Toronto is known for fine wining and dining. Our office is located very close to TIFF, so we’ve got a grip on some of the great King St. eats but, there are many more. Here’s 5 fab food places to check out (in no particular order).

1. Lavelle – King West

Pool in the sky? During TIFF, Lavelle is the host of many fancy TIFF parties. The rooftop restaurant is definitely one of a kind. One can expect very good truffle parmesan fries, with a side view of the CN Tower. The Asian-American fusion menu is set to serve any taste.


Chez Lavelle

2. KōST – Bisha Hotel 

Another pool in the sky? Located in the Bisha Hotel, steps from the TIFF Bell Lightbox, KōST is one of the newest and chicest eating stops. Its Baja-inspired menu adds a little kick to the chilly September weather. While you walk in to get to your reservation, you might see the likes of Olivia Munn stepping out from the hotel to catch a flight. Yes, please.

3. Hemingway’s – Yorkville

Between the glitz and the glamour, you might just need a cozy place to chill (RIP Addison’s Residence). Hemingway’s has all the classics, and it’s a little further away from the downtown core. Near the fancy shops of Cumberland, this hidden gem is a U of T student favourite.

4. El Catrin Destileria

El Catrin is a Toronto gem. The Mexican-food hub is across town but definitely worth the walk. From the decor to the food, it is a fan favourite. After lunch or dinner, you can stroll around the historic Distillery District before heading back to a premiere.

5. PAI

Ah, the life of PAI. This restaurant features Northern Thai cuisine. A favourite amongst locals and tourists, it is located between the Scotiabank Theatre and the RTH/POW strip. When eating at PAI, you simply can’t go wrong. The atmosphere is amazing and the food even better.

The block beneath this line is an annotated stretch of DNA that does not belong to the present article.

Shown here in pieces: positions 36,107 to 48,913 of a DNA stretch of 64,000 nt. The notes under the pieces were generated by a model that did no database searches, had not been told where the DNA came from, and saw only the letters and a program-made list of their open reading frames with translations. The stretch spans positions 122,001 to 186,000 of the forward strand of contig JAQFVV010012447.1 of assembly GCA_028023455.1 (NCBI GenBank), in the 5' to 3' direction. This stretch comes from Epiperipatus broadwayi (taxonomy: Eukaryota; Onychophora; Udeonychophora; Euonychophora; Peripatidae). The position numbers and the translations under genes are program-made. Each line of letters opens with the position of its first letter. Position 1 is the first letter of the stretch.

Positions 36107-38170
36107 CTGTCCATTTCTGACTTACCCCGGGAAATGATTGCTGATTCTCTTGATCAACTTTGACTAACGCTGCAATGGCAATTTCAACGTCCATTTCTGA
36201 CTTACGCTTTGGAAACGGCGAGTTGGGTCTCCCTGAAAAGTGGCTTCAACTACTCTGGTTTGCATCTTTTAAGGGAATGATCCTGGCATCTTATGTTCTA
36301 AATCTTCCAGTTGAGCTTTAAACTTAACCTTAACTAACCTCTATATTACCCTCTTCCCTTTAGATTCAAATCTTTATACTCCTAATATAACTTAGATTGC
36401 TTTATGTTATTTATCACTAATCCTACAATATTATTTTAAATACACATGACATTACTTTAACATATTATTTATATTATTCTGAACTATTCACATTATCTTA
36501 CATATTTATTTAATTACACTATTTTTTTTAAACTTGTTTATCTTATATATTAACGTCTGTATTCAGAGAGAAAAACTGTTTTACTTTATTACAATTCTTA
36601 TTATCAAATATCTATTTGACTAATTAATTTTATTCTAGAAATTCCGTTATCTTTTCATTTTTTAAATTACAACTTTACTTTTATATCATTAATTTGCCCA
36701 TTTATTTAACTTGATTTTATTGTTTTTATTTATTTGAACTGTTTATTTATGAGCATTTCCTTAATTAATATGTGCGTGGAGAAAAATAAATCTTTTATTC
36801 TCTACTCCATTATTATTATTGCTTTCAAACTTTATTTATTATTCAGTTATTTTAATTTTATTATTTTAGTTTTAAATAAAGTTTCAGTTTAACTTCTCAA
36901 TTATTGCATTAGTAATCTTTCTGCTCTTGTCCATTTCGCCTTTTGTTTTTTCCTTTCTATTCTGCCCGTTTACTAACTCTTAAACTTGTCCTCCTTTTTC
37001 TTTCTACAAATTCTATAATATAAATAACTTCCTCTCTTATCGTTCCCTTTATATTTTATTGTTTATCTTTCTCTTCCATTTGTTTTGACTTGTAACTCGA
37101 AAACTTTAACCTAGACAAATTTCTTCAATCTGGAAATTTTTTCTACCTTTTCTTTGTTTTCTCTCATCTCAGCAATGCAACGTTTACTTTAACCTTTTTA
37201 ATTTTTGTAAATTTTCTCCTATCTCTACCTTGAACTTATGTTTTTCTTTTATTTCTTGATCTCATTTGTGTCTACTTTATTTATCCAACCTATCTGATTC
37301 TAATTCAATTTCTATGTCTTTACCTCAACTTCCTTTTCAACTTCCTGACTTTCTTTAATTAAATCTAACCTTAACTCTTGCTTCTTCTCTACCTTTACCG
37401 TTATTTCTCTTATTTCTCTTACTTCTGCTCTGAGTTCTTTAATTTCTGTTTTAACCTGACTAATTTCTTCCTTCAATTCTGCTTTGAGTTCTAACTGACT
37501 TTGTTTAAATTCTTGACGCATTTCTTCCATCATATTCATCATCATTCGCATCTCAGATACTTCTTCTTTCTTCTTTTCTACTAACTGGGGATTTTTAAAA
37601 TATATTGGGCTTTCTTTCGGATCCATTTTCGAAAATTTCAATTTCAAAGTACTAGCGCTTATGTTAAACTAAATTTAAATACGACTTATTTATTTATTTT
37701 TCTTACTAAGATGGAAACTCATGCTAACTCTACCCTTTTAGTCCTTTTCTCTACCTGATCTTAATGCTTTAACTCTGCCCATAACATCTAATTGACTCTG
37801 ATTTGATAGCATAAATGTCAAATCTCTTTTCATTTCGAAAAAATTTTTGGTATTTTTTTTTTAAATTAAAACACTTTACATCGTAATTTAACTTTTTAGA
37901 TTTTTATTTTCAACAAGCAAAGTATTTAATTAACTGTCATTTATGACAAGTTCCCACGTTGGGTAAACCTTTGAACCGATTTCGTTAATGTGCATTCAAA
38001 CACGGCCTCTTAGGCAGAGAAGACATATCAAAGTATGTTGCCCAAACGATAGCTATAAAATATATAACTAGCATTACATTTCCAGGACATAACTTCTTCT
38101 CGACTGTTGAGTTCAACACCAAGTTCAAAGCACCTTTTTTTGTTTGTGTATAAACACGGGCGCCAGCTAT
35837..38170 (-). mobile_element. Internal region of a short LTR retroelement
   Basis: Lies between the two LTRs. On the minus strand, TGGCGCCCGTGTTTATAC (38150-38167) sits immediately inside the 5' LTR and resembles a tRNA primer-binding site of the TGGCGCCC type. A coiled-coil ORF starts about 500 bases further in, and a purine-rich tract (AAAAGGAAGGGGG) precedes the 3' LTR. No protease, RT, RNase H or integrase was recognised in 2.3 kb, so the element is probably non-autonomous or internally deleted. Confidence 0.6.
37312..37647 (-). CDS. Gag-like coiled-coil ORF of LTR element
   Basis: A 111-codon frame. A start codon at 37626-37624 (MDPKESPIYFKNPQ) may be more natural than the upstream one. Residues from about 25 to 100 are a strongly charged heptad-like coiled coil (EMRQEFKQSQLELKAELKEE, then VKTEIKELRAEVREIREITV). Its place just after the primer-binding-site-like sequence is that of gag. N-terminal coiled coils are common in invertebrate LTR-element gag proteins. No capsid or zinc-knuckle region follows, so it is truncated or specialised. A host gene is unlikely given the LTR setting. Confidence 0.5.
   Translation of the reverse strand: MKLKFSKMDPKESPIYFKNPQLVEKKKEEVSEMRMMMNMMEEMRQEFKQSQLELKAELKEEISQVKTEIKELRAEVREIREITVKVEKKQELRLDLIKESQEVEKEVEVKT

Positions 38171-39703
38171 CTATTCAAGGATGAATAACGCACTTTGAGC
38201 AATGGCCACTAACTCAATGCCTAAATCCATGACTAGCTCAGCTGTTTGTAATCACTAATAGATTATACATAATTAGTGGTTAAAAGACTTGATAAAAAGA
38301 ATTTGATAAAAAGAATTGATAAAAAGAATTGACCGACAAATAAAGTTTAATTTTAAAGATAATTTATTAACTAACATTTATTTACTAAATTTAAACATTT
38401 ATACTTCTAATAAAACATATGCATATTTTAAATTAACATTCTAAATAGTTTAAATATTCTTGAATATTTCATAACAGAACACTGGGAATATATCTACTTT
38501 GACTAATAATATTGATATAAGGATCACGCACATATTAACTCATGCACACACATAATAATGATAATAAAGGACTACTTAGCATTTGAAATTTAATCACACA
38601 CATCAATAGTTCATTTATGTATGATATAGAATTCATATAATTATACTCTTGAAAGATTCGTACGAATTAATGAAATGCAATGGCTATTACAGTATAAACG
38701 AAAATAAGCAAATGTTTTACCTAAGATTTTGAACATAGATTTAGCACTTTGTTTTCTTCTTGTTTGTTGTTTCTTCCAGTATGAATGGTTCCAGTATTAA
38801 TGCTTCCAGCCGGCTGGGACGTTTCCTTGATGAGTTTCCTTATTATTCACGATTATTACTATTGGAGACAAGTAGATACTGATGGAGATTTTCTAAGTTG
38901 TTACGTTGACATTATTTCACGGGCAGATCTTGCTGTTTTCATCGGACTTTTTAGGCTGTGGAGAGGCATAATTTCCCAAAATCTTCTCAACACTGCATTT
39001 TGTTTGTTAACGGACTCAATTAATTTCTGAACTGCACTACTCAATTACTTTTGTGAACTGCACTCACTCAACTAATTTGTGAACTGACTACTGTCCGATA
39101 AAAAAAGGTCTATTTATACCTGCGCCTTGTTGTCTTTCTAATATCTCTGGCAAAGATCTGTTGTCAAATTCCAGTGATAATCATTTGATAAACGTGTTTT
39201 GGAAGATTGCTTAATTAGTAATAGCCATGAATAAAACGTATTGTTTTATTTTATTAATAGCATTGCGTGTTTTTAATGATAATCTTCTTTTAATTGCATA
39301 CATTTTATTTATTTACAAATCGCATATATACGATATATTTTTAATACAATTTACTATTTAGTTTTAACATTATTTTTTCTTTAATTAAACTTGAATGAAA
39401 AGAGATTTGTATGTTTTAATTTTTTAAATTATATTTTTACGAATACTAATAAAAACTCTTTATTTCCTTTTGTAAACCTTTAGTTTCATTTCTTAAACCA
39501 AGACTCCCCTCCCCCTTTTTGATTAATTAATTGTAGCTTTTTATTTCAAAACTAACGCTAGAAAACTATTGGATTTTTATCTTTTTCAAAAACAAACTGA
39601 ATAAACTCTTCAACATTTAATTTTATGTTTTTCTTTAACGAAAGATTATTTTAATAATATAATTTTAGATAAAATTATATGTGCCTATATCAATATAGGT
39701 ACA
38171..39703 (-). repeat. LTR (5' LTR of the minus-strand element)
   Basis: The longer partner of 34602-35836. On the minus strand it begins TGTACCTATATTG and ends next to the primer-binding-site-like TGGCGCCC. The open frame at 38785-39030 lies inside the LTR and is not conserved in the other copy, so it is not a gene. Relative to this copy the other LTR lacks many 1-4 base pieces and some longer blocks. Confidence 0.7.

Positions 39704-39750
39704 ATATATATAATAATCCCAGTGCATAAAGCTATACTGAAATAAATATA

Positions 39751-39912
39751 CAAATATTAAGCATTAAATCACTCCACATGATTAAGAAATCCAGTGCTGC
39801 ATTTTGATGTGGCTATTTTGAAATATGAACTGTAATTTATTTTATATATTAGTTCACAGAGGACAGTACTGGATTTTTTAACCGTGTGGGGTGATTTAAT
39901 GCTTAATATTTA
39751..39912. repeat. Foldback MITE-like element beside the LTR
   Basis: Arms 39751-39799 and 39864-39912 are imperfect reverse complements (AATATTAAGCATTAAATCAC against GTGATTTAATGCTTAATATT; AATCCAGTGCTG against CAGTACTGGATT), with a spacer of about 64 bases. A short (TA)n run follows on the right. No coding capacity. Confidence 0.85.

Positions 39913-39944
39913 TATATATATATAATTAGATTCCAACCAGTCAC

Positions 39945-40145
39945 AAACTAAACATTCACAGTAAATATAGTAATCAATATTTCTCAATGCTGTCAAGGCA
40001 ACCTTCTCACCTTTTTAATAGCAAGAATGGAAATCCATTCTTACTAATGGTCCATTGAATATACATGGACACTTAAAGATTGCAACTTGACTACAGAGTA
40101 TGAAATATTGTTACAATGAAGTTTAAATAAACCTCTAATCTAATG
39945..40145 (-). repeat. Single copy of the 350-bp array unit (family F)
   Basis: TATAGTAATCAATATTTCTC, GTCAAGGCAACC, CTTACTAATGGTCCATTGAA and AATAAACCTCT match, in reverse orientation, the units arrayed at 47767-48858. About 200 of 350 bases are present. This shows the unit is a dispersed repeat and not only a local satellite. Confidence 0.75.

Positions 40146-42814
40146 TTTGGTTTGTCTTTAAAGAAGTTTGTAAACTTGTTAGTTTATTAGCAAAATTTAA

Dress for the occasion 

No, that doesn’t mean gowns and heels. Make sure to wear comfortable shoes and weather appropriate attire. Canada is cold, but Toronto still sees humidity in September. In the words of Drake, thank me later.

Don’t be scared of the rush line!

Chances are that you won’t get a ticket to every film. Don’t skip out on rush lines! They look intimidating but they can move fast at certain venues: RTH, Elgin, Scotiabank

Pack a snack 

While waiting in line, holding your spot on the red carpet, or even in some theatres, you’ll want that granola bar. There is a lot of waiting at the festival, it’s not a bad idea to have a small snack or two in your bag.

Bring a portable charger

Your battery will die faster than you expect. Especially if you’re doing back-to-back red carpets at venues like Roy Thompson Hall or POW.

If you don’t know, ask

TIFF hires thousands of staff members and volunteers to help YOU each year. Without them, the festival wouldn’t be possible. Rather than figuring it out on your own, take a moment to ask a volunteer about directions, film times or more!


Now we don’t have all the answers, but we’re hoping this small guide will set you on a good path. Happy TIFF-ing!